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Dark store loophole bills

State lawmakers are introducing bills to close what critics call the "dark store loophole" and increase how much mega-retailers, such as Eau Claire-based Menards, pictured, pay in property taxes.

Republican state lawmakers have unveiled a pair of bills they say would prevent owners of big-box retail stores from lowering their property tax bills while shifting local tax burdens to small businesses and homeowners.

Rep. Rob Brooks, R-Saukville, and Sens. Duey Stroebel, R-Saukville, and Roger Roth, R-Appleton, announced the legislation at a Capitol news conference Wednesday. At least one Democrat, Oshkosh Rep. Gordon Hintz, also supports the measures.

Opponents of the bills fault “activist assessors” for creating the problems the bills are meant to address: the so-called “dark store” strategy.

In recent years, owners of big-box retail stores have used that strategy — stemming from a court ruling about a Madison Walgreens store — to lower their assessments to reflect the value of other stores that are “dark,” or vacant. The ruling was in 2008, when the state Supreme Court found Madison city assessors had overvalued a Walgreens store.

The bills’ opponents, which include Wisconsin Manufacturers and Commerce, the state’s powerful business lobby, say they amount to a tax increase on businesses.

But Roth said the current standard — which owners of huge commercial properties are using to appeal to lower their tax bills — shifts the cost of paying for city services to other property owners.

“We do not want to see that cost shift go to our residential property taxpayers,” Roth said. “That, fundamentally, is why I support this bill.”

One of the bills would overturn the 2008 court ruling, writing in law that “property be assessed at its highest and best use,” according to a summary prepared by the bill’s authors.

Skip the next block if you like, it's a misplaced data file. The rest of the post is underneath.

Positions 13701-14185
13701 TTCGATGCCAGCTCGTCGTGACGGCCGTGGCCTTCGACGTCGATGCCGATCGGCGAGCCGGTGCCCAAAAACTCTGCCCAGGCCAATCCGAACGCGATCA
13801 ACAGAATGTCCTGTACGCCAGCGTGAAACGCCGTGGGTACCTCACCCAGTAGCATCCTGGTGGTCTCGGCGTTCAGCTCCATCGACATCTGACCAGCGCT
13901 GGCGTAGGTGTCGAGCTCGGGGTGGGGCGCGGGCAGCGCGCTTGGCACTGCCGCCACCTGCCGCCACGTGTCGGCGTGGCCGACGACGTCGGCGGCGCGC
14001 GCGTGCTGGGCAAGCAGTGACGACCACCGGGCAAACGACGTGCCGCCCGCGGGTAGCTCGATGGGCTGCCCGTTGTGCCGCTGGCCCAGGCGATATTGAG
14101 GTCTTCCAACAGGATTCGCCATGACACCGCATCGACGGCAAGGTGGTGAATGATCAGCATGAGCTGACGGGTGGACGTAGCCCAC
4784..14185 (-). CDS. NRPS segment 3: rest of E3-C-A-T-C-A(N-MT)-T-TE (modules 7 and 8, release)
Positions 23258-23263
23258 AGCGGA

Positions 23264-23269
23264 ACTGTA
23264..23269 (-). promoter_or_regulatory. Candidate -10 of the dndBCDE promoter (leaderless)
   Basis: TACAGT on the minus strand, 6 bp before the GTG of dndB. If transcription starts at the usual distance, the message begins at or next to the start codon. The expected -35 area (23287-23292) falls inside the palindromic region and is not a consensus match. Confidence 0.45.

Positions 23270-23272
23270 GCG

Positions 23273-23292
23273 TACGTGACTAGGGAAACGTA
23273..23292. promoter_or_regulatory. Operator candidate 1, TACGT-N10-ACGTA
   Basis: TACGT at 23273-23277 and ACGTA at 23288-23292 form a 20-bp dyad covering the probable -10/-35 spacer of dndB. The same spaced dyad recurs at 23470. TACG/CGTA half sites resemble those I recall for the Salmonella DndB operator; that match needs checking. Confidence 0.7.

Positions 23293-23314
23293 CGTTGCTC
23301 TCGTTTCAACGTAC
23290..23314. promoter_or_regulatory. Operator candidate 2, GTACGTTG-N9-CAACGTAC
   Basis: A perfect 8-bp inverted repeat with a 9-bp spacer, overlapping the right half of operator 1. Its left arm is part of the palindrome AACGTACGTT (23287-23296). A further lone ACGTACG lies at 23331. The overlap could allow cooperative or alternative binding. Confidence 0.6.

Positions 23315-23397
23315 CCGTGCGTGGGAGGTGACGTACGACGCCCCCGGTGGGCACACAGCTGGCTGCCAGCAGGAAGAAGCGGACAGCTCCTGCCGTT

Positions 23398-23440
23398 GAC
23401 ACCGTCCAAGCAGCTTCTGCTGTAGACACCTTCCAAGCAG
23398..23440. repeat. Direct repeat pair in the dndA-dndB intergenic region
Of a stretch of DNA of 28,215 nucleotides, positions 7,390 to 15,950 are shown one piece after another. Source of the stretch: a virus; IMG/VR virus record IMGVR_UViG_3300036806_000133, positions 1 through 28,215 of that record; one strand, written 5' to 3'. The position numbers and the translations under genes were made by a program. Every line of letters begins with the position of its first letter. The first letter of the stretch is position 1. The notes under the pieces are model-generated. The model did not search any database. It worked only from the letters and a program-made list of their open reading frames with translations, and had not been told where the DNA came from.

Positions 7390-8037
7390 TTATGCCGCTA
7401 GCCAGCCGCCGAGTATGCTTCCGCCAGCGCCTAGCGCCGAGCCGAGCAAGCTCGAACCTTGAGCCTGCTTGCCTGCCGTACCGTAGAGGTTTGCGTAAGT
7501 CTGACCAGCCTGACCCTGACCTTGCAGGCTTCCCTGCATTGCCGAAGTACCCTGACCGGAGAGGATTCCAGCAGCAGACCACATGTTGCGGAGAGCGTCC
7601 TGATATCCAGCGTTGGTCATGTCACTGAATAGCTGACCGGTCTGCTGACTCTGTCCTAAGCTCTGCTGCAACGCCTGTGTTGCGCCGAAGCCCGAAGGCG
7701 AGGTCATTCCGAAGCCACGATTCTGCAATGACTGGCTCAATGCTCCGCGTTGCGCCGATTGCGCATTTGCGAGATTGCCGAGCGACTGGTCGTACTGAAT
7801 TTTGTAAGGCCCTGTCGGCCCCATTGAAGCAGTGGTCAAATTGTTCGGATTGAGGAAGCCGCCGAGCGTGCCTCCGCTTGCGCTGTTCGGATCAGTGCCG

It also would clarify that, for property tax purposes, real property includes any leases, rights and privileges pertaining to the property.

The other bill would require assessors to value property based on comparable properties “within the same market segment and similar to the property being assessed with regard to age, condition, use, type of construction, location, design, and economic characteristics,” according to the summary. Vacant stores could not be used as comparable properties for valuing open stores under the bill.

Officials for Wisconsin municipalities said the dark store strategy is causing their municipalities to be bombarded with assessment appeals for big-box stores, which in turn is burdening them with legal costs.

Wauwatosa Mayor Kathy Ehley said her city has seen an increasing number of appeals of its valuations of large retail stores, which is causing the city to spend more on legal bills. Successful appeals “shift the tax burden to small businesses and individuals,” Ehley said.

Madison Ald. Mark Clear said the city refunded almost $500,000 in property taxes to Walgreens after the 2008 court case. Clear said he hopes Dane County lawmakers will support the bill.

“It’s a very nonpartisan issue that affects all cities in the state, and Madison has been hit especially hard by it,” Clear said.

Gov. Scott Walker has not taken a position on the bills, according to a spokesman, Jack Jablonski.


Mark Sommerhauser covers state government and politics for the Wisconsin State Journal.